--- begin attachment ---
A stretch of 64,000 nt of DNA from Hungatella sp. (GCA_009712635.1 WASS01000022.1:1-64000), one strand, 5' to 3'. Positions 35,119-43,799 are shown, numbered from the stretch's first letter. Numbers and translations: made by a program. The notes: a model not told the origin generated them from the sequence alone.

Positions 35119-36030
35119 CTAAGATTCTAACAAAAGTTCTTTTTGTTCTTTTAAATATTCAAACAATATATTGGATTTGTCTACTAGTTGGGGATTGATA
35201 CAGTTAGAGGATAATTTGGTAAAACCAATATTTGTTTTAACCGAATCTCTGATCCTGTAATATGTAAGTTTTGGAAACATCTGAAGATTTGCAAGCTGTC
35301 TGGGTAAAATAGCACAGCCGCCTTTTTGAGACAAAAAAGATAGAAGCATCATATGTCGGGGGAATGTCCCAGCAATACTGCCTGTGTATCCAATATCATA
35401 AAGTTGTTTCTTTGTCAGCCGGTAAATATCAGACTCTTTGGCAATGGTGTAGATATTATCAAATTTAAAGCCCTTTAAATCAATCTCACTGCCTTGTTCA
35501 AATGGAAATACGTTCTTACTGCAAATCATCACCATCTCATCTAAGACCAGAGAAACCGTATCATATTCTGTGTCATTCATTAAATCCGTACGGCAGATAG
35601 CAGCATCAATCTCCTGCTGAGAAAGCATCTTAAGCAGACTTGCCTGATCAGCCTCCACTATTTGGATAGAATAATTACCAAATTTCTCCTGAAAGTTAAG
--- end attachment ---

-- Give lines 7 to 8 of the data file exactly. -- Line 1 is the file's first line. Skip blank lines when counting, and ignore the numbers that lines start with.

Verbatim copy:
35501 AATGGAAATACGTTCTTACTGCAAATCATCACCATCTCATCTAAGACCAGAGAAACCGTATCATATTCTGTGTCATTCATTAAATCCGTACGGCAGATAG
35601 CAGCATCAATCTCCTGCTGAGAAAGCATCTTAAGCAGACTTGCCTGATCAGCCTCCACTATTTGGATAGAATAATTACCAAATTTCTCCTGAAAGTTAAG